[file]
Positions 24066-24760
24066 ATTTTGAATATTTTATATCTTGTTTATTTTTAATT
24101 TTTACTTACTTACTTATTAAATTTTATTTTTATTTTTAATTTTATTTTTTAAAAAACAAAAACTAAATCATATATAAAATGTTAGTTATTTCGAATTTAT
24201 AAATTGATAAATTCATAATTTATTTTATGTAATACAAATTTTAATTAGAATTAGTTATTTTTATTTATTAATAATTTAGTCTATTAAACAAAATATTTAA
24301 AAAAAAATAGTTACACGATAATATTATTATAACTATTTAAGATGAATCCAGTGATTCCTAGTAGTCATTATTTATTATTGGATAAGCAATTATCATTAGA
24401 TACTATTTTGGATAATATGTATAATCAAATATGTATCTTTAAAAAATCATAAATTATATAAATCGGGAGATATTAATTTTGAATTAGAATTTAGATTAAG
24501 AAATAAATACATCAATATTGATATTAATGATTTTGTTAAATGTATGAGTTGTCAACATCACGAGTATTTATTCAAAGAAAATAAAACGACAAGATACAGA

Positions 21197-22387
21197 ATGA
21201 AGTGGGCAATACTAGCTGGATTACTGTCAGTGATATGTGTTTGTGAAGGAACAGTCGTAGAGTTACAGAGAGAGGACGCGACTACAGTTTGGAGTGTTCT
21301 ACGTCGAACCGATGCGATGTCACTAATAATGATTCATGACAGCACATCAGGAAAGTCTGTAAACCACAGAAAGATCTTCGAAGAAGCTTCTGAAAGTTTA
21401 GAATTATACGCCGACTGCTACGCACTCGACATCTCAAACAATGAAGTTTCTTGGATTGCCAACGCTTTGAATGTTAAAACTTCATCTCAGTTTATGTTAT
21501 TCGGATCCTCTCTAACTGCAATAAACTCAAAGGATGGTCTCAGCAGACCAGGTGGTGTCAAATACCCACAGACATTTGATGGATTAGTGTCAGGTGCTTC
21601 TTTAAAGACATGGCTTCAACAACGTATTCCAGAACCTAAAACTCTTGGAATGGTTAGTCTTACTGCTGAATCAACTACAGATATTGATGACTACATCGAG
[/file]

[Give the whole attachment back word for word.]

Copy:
Positions 24066-24760
24066 ATTTTGAATATTTTATATCTTGTTTATTTTTAATT
24101 TTTACTTACTTACTTATTAAATTTTATTTTTATTTTTAATTTTATTTTTTAAAAAACAAAAACTAAATCATATATAAAATGTTAGTTATTTCGAATTTAT
24201 AAATTGATAAATTCATAATTTATTTTATGTAATACAAATTTTAATTAGAATTAGTTATTTTTATTTATTAATAATTTAGTCTATTAAACAAAATATTTAA
24301 AAAAAAATAGTTACACGATAATATTATTATAACTATTTAAGATGAATCCAGTGATTCCTAGTAGTCATTATTTATTATTGGATAAGCAATTATCATTAGA
24401 TACTATTTTGGATAATATGTATAATCAAATATGTATCTTTAAAAAATCATAAATTATATAAATCGGGAGATATTAATTTTGAATTAGAATTTAGATTAAG
24501 AAATAAATACATCAATATTGATATTAATGATTTTGTTAAATGTATGAGTTGTCAACATCACGAGTATTTATTCAAAGAAAATAAAACGACAAGATACAGA

Positions 21197-22387
21197 ATGA
21201 AGTGGGCAATACTAGCTGGATTACTGTCAGTGATATGTGTTTGTGAAGGAACAGTCGTAGAGTTACAGAGAGAGGACGCGACTACAGTTTGGAGTGTTCT
21301 ACGTCGAACCGATGCGATGTCACTAATAATGATTCATGACAGCACATCAGGAAAGTCTGTAAACCACAGAAAGATCTTCGAAGAAGCTTCTGAAAGTTTA
21401 GAATTATACGCCGACTGCTACGCACTCGACATCTCAAACAATGAAGTTTCTTGGATTGCCAACGCTTTGAATGTTAAAACTTCATCTCAGTTTATGTTAT
21501 TCGGATCCTCTCTAACTGCAATAAACTCAAAGGATGGTCTCAGCAGACCAGGTGGTGTCAAATACCCACAGACATTTGATGGATTAGTGTCAGGTGCTTC
21601 TTTAAAGACATGGCTTCAACAACGTATTCCAGAACCTAAAACTCTTGGAATGGTTAGTCTTACTGCTGAATCAACTACAGATATTGATGACTACATCGAG